More Misinformation from the Media:
There is much talk about immigration these days, especially concerning the plight of multitudes of Syrians fleeing their country due to war and terror. . . .
First off, can we afford to take in refugees? If not then we should not. But of course we can, we have so much money, and so many resources we can do anything we want to do. Do refugees cost us anything in the long run? [T]hey actually add to our GDP. . . .
Our European allies are taking in many displaced persons. We owe them more relief from the burden of this flood of refugees. We can easily handle the cost and inconvenience. It seems we have to handle the irrational fear that certain politicians have attempted to instill in us. – Immigrants Strengthen and Enrich Our Country, CalCoastNews.com, Pete Evans, 12/18/15
Fact Check: The idea we that “we can do anything we want to do” is the height of arrogant pride, and as the Bible warns it precedes destruction. Unfortunately, this kind of hubris is quite common among immigration enthusiasts. In their self-intoxication of idealism and egotism, they imagine that our country can be the savior of the planet.
The reality is that our country has real limits—and too many problems to pose as savior. Today our middle class is shrinking, wages are stagnant. The economic American Dream is becoming difficult for Americans to achieve—let alone for the huge numbers of immigrants we keep letting in. Currently we have a national debt of 19 trillion dollars. Can we “easily handle” more large-scale expenditures?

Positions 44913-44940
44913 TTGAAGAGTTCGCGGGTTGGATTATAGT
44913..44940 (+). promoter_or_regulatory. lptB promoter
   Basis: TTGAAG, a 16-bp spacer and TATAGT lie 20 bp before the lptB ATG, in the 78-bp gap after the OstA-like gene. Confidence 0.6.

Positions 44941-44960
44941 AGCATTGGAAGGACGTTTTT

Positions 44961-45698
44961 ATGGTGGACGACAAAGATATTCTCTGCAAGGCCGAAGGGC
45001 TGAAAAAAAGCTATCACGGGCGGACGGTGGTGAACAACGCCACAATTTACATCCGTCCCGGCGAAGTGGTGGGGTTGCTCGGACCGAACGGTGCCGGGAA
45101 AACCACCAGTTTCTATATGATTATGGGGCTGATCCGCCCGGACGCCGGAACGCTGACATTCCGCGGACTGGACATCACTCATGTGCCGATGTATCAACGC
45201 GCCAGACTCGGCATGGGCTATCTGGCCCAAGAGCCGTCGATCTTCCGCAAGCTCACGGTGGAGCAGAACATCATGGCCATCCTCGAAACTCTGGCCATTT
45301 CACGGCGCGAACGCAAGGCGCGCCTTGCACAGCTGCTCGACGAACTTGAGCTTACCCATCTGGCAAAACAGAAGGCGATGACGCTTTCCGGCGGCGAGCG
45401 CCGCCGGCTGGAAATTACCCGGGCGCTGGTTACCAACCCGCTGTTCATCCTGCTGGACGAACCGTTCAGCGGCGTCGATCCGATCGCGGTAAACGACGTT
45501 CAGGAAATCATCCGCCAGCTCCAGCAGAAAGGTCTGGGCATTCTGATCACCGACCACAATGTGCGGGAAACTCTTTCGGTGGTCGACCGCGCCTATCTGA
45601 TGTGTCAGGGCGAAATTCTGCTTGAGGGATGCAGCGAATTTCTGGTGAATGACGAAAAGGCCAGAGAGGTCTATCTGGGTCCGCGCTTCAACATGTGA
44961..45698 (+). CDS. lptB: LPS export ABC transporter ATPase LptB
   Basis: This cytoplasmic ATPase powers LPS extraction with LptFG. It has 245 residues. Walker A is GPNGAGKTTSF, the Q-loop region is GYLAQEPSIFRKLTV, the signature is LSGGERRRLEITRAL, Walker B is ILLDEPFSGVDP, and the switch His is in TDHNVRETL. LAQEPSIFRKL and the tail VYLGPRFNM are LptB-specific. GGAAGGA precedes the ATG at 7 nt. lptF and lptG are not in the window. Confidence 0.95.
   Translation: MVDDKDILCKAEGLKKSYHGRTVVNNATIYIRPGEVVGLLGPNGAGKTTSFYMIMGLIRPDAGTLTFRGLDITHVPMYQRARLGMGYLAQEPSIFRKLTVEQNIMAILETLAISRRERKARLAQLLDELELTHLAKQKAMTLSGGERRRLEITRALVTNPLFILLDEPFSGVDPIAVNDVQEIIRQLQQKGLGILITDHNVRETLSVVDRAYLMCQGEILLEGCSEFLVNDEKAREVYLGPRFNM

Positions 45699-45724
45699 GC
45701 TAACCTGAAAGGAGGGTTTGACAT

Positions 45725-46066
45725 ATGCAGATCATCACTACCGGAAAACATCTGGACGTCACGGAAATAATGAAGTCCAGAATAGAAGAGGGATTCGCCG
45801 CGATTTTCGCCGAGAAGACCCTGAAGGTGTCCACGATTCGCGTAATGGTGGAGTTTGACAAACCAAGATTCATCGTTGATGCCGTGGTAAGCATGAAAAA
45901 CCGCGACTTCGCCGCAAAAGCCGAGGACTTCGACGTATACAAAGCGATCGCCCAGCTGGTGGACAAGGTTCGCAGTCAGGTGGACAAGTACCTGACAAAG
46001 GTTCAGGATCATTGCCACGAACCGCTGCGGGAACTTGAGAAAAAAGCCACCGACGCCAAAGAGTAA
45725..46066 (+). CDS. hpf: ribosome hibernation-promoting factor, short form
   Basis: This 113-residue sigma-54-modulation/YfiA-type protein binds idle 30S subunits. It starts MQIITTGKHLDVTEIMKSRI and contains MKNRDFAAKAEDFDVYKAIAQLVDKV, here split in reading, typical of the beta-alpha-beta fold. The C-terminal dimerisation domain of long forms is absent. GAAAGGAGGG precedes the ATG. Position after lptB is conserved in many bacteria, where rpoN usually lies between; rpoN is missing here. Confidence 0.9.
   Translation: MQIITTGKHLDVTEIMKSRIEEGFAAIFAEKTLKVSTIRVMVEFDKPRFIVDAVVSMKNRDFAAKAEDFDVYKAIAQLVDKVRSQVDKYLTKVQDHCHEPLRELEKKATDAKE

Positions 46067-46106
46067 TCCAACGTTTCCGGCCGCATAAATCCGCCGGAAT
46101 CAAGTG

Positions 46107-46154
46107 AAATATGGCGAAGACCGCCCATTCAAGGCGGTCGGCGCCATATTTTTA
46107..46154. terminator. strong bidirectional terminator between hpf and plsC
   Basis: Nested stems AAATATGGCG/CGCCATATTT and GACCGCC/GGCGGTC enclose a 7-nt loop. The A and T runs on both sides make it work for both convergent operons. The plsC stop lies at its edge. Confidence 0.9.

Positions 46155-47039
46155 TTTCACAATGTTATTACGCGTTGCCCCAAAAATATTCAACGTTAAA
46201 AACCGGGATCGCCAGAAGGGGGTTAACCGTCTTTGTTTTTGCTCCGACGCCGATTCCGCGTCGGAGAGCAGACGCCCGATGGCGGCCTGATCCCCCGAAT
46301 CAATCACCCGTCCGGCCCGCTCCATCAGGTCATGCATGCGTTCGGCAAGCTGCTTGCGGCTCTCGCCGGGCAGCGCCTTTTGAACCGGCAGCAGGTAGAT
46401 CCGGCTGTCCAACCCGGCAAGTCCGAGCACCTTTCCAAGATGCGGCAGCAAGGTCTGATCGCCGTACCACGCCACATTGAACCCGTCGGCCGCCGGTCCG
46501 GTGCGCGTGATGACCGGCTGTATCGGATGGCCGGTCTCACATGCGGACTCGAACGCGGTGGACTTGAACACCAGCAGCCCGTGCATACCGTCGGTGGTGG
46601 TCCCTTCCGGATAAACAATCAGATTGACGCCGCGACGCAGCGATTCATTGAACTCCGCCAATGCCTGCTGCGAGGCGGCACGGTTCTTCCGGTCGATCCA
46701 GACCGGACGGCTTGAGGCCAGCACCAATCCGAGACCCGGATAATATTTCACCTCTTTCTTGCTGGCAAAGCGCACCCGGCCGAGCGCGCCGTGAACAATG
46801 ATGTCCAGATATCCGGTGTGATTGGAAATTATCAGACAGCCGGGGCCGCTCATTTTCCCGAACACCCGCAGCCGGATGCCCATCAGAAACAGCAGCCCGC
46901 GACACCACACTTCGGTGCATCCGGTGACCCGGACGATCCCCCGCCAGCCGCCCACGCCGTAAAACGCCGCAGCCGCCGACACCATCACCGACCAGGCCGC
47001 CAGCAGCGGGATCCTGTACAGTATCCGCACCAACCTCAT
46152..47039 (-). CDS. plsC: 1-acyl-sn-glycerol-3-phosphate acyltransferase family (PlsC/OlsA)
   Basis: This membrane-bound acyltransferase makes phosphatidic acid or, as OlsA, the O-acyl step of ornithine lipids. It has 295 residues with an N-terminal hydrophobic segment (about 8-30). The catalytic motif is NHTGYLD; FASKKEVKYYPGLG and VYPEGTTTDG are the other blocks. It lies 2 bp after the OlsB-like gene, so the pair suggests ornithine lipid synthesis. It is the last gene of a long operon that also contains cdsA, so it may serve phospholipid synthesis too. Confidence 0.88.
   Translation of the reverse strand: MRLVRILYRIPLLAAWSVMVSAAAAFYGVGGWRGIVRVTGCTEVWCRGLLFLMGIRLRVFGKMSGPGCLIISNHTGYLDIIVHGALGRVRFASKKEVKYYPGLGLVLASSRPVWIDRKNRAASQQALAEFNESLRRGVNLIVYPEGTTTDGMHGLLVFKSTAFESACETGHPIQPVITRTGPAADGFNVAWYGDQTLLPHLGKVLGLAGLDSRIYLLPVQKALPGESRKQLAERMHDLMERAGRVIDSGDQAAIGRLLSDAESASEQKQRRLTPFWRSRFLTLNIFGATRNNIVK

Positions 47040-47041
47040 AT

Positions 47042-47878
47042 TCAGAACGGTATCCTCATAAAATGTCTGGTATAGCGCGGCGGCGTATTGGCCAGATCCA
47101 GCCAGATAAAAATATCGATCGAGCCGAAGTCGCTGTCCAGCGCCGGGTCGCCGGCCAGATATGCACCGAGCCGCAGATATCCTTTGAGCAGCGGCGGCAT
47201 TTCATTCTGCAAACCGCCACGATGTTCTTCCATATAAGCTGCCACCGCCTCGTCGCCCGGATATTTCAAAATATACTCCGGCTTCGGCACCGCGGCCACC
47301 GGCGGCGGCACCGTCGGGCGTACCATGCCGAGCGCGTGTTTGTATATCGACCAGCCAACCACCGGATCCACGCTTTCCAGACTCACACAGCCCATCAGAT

On top of our economic problems we have growing national conflict and division, brought in large part by the “diversity” resulting from mass immigration. We can scarcely save the world if we can’t even hold ourselves together.
Certainly, though, we can take in some genuine refugees, people who have a well-founded personal fear of persecution. But increasingly refugees are being redefined as people who, for various reasons, don’t like where they are living. Potentially they could number in the hundreds of millions. No, we simply can’t save them all.
It is interesting how the writer speaks about how “we” have so much money to provide for supposed refugees. Will he provide his own money for that purpose? Most probably not. The generosity he proposes is a forced generosity for the mass of overtaxed American taxpayers to practice. Migrants designated as refugees immediately have full access to U.S welfare programs, and they are long-term users of those programs. It’s hard to see how this adds to our national prosperity. Furthermore, by their use of public assistance, they diminish funds available for disadvantaged Americans.
Taxpayers also get hit by the so-called charities in the U.S. that administer refugee resettlement. They get federal money for each refugee they resettle. Soon after resettlement takes place, they are under no obligation to provide for them—which means that the refugees must turn to public assistance. Some charity.
No, America can’t be the savior of the world. We can help others, but within out limits. That is not irrational fear certain politicians are trying to instill, but simple common sense which anyone should be able to grasp.